Sampling head extender missing coax connectors


Shipping rates from Canada really suck.
So does the wait time from China...



Me either.
I finally ended up drilling a small hole in the PC board and mounting a sturdy solder lug, to which I fastened the coax connector and then soldered.. It took quite a bit of fiddling to get it properly lined up with the hole in the casting in all three axes, too. At least nobody can see the hack job inside the case ;)

But it is now a useable extender. I'm still not sure how well the trigger pickoff will work at really high frequencies (due to the rigged junctions at the connectors), but I doubt I'll ever work with anything that fast, or on the extender. I really just wanted it for repairing sampling heads.


That's good, I still don't understand the mindset of the person cutting the coax.


Got them today (also run-over by a hand truck as I posted)... no damage though.

The end that mates with the sampling head was easy - it snaps into the hole. Since the coax was a little short where some fool had cut it off, and I have no ferrules for these, I rigged it with a piece of #26 Teflon wire through the center and the shield quickly tacked to the connector barrel. There'll be a little impedance bump there but I think the trigger pickoff will still work.

Same issue on the "box" end that inserts into the plug-in - cable a few mm short and no ferrule. The problem is that the connector needs to sit flush with the end casting from the inside, and the casting's hole is too small to pass the connector through anyhow. I will need to fab some kind of mounting bracket to the PC board inside, likely how it was done in the first place... maybe use epoxy or (non-acid) RTV to secure it to the board. Not the casting, I'd never be able to take it apart again the other way.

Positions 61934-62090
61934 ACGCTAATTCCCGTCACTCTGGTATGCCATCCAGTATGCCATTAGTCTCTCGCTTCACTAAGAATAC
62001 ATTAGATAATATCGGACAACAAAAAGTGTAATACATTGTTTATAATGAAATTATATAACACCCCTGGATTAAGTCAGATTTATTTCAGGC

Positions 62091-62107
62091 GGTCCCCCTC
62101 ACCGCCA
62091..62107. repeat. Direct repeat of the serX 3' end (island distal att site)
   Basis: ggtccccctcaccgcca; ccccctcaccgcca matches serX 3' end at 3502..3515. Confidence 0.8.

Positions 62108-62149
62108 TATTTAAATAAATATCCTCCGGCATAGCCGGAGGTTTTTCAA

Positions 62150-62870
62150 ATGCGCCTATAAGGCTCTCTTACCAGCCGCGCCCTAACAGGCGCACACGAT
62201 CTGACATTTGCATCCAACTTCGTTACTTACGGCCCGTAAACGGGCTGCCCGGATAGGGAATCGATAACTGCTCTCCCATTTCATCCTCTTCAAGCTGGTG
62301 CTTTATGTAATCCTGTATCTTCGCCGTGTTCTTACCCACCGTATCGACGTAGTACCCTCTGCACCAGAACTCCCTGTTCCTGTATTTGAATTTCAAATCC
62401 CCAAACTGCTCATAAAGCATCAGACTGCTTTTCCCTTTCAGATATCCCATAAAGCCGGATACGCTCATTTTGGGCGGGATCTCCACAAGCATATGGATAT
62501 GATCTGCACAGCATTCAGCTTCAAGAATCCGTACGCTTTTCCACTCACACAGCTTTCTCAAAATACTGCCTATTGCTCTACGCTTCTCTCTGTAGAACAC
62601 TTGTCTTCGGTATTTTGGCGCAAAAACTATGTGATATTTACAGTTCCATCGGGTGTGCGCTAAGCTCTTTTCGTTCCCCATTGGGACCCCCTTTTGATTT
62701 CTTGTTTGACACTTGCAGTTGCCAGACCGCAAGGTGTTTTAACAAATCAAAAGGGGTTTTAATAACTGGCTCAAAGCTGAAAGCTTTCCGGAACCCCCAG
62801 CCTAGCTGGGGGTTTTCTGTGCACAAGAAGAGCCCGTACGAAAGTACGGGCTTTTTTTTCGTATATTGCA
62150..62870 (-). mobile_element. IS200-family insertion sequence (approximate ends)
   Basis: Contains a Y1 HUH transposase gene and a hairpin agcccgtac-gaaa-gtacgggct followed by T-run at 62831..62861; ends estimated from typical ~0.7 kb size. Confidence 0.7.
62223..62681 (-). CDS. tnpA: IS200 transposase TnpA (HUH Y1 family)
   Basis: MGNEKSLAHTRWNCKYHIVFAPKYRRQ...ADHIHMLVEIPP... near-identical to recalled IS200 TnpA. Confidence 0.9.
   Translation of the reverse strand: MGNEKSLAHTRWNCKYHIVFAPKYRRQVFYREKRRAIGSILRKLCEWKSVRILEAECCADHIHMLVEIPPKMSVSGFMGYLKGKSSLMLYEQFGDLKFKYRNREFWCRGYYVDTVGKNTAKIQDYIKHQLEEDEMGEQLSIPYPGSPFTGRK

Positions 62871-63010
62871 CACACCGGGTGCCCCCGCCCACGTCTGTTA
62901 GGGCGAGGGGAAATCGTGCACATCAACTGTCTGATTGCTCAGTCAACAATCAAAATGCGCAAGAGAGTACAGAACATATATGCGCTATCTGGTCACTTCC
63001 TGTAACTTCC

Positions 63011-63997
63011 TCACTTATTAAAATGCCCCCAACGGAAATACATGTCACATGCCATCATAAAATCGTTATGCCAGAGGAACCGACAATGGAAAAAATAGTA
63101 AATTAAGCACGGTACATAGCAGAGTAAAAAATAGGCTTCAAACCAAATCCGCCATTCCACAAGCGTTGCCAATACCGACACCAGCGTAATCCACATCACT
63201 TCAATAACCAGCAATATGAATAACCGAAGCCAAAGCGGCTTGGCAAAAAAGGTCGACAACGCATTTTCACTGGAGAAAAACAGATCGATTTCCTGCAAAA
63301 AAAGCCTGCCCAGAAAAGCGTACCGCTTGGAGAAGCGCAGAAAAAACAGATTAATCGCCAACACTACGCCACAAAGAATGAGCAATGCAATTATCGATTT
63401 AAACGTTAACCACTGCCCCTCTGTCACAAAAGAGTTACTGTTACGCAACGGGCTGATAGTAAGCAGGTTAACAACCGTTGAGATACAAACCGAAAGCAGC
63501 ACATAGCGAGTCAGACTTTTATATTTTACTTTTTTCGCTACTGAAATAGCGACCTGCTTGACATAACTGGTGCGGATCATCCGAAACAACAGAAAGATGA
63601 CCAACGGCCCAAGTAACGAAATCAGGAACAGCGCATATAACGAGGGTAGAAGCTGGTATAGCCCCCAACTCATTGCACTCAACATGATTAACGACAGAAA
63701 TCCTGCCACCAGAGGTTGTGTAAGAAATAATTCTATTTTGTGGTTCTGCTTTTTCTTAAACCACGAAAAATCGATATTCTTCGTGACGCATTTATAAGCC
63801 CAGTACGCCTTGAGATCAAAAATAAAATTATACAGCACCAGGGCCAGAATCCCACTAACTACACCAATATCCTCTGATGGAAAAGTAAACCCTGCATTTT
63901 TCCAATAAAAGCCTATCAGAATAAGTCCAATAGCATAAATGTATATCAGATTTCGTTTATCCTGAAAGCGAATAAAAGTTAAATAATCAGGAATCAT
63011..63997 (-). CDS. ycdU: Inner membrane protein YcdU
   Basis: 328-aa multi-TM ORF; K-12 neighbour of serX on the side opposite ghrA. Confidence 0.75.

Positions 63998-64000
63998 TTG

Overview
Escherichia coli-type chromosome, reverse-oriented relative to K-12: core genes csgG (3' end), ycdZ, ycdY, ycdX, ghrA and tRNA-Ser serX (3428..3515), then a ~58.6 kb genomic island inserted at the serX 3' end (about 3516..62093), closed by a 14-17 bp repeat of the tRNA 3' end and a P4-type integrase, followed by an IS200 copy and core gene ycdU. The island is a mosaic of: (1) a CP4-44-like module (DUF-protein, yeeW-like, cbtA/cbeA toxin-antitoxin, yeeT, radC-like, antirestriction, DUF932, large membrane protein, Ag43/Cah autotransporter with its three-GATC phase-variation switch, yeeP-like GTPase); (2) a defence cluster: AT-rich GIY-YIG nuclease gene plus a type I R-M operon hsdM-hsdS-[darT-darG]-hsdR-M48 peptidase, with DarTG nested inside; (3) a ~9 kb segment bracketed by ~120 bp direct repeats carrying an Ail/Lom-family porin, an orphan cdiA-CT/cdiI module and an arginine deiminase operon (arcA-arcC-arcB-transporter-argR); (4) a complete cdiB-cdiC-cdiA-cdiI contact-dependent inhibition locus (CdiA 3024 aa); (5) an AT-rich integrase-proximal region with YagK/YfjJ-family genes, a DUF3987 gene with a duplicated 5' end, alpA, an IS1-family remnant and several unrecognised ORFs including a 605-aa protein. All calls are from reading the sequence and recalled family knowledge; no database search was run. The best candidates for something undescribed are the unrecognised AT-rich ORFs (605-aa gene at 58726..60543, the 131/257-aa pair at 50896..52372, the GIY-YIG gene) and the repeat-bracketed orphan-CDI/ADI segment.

"Missouri engineering" meets Tek engineering! Unmolested extenders are going for $100+ on that auction place. Forget it.


Weird, I just mailed a part to Massachusetts and it got there in two days.


Not yet :(
As I mentioned in the 3T77A thread, mail from Canada to the US is even slower than usual these days. Still waiting on the hybrid for my S-4 head that Walter sent, too.


Did the connectors ever show up?


The sampling heads have the trigger out connector mounted directly to the PC board anyway, so looking inside wouldn't have helped. Hopefully the hole is the same size as in a D-sub connector and it just snaps in.


No problem, I'll figure something out! I have various crimp tools, and a friend who used to install alarm systems and cable TV and still has the tools.

I'm more concerned about mounting the connectors. I don't have anything to inspect for the original mounting scheme (except my more expensive S-2 head and since it works, I do not want to mess with it). But it almost has to be a snap-in since there are no marks where a nut or spring clip would have been.

Guess that's what JB Weld is for :D